Please reach out to the Geomatics Divison at firstname.lastname@example.org or by calling 519-661-4908 for more information.
Individuals who wish to apply to have their building or lot renumbered can utilize the form below:
The naming of new streets is most often done through the subdivision approval process and proposed by the developer. However, anyone can submit a suggestion for the naming of new streets.
Usually, this is done through the City's Streets of Honour program. Still, anybody can suggest a street name at any time by contacting Planning and Development at email@example.com or by calling 519-930-3500.
All name submissions are checked against existing street names for duplication. We also analyze the spelling and sound of proposed streets to ensure clarity and ease of location for first responders.
From time to time, there may be a desire to have an existing street renamed. Not just to honour an outstanding citizen or significant event, but for any number of other reasons.
In these instances, an application should be made to Planning and Development to request the street's renaming.
In all cases, proposals are circulated to the Municipal Addressing Advisory Group for input before a decision to add the name to the Official Street Index (or to rename the street) is made. Regulations about street naming and renaming are detailed in the City's Naming of Highways and Numbering of Buildings and Lots By-law B-1.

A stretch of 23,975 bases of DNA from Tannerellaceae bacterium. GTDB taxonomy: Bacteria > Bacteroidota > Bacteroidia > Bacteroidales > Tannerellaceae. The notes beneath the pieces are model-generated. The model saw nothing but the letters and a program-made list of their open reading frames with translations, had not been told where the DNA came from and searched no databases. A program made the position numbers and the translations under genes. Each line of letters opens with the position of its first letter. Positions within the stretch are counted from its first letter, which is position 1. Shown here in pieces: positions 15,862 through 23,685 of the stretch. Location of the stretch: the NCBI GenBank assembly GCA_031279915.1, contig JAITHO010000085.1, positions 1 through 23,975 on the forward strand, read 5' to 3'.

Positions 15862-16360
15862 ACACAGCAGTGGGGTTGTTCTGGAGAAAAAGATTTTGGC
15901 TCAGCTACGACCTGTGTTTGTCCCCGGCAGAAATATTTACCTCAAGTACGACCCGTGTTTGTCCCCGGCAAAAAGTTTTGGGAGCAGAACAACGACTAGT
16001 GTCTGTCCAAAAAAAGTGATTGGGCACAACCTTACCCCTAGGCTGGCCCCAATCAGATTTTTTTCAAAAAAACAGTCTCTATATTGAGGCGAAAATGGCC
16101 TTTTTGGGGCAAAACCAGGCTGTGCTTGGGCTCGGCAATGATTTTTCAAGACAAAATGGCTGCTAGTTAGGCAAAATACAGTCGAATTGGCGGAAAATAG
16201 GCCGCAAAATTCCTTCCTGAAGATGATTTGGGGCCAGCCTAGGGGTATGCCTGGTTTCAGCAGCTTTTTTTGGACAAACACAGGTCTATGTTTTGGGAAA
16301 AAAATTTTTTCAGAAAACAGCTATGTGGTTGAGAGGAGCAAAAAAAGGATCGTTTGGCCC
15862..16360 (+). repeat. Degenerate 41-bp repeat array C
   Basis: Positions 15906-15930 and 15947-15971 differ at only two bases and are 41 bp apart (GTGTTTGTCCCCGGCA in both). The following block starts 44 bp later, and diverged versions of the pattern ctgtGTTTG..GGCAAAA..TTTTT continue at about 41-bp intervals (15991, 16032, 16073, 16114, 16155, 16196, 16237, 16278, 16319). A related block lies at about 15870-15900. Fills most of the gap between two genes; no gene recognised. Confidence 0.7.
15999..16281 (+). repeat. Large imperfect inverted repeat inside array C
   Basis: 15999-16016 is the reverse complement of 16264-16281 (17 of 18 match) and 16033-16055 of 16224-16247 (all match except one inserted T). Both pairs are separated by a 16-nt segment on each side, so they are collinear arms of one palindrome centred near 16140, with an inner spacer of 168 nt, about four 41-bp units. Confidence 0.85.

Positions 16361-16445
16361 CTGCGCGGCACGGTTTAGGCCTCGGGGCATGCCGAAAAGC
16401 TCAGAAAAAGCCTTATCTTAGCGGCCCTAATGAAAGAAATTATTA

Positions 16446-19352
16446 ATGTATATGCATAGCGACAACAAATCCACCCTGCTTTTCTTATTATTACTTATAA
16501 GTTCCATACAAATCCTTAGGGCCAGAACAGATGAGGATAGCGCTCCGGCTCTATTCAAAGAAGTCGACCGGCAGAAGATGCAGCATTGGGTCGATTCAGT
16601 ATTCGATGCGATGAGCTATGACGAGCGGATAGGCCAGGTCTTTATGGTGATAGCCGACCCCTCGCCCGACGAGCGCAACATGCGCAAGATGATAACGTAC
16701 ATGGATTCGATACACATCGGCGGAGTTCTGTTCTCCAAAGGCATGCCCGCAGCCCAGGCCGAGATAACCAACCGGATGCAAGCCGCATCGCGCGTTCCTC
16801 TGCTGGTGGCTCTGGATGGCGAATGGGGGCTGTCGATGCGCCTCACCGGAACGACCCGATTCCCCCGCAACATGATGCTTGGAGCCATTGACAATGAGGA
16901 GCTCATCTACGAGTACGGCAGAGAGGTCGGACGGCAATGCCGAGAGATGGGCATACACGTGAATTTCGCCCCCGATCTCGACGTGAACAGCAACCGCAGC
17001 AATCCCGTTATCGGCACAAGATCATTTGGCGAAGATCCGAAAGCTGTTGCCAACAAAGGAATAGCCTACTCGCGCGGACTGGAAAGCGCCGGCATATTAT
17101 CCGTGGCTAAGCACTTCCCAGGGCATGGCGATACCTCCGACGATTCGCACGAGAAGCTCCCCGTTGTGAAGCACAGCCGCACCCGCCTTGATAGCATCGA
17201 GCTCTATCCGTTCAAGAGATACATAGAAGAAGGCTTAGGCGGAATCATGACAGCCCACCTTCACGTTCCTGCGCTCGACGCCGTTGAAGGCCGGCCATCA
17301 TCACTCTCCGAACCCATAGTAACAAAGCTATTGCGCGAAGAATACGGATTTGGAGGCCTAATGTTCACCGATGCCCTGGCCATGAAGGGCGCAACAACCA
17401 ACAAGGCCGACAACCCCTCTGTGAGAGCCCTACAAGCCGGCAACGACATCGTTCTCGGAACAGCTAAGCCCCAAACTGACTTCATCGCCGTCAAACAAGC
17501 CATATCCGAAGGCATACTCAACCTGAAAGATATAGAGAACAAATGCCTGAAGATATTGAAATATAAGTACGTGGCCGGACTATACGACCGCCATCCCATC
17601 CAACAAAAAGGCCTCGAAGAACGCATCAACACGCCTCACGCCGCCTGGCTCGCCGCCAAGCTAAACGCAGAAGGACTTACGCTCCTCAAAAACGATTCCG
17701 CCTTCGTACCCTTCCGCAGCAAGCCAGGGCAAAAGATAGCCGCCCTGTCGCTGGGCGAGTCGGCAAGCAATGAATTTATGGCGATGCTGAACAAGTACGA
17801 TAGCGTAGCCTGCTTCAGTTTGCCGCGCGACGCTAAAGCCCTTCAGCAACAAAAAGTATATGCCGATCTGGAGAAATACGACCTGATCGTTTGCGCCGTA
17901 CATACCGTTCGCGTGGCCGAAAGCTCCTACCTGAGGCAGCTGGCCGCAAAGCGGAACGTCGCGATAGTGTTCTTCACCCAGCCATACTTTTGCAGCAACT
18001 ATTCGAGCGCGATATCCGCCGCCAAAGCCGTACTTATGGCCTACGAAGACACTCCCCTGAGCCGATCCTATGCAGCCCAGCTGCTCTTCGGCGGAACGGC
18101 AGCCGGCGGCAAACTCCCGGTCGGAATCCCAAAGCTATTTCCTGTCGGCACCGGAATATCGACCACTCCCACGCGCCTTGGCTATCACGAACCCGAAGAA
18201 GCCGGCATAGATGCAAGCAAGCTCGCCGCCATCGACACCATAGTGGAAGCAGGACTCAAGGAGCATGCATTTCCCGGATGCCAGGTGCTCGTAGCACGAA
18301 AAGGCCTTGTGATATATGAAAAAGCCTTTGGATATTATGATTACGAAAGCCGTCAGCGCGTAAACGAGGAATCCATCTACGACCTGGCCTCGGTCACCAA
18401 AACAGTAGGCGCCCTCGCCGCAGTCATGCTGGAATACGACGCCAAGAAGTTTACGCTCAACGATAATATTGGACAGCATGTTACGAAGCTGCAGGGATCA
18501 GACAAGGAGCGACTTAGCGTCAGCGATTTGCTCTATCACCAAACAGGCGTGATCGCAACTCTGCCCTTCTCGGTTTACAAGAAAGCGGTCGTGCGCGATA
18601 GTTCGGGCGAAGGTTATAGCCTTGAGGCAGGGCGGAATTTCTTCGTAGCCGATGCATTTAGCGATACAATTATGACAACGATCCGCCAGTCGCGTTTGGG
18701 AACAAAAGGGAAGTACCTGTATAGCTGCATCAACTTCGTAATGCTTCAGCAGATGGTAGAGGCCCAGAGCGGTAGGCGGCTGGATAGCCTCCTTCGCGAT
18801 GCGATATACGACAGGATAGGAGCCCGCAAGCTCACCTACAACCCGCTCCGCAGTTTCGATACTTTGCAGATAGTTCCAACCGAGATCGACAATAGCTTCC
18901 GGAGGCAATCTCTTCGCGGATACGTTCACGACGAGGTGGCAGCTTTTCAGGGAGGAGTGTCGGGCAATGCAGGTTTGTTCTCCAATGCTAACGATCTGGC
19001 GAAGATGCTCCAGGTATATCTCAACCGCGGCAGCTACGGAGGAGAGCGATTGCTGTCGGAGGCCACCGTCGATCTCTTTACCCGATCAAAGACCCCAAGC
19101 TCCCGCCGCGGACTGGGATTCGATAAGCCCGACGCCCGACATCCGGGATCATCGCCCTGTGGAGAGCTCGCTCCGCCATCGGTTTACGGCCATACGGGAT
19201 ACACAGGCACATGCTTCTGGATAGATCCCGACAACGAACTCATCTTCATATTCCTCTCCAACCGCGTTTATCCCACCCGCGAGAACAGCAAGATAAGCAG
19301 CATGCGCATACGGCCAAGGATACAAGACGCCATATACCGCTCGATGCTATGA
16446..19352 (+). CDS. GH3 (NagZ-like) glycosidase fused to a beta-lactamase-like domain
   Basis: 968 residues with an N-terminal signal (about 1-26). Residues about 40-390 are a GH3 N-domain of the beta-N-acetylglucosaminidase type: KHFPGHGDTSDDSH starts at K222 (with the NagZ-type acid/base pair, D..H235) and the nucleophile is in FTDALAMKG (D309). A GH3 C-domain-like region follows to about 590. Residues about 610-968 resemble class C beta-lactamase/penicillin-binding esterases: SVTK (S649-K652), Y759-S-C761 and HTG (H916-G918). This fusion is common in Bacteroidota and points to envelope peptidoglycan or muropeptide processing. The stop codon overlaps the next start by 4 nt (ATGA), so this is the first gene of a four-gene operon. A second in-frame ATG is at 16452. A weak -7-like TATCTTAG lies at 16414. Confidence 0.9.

The Municipal Addressing Advisory Group (M.A.A.G.) reviews and recommends street names for new public and sanctioned private streets as well as applications for renaming, municipal numbering and unit numbering issues. This group comprises representatives from Development and Compliance Services, City Clerk's Office, Environment and Engineering Services and Emergency Service providers (Fire, Police and Ambulance), who meet on an ad-hoc basis.
For more information or if you require any additional documents, please contact Planning and Development at firstname.lastname@example.org or by calling 519-930-3500.
Road widening transfers can only be completed by the owner's Solicitor with a Teraview® licence. Transfers are one-sided and do not involve the City Solicitor's department.
Please direct all questions to the Geomatics Division at email@example.com or by calling 519-661-4908.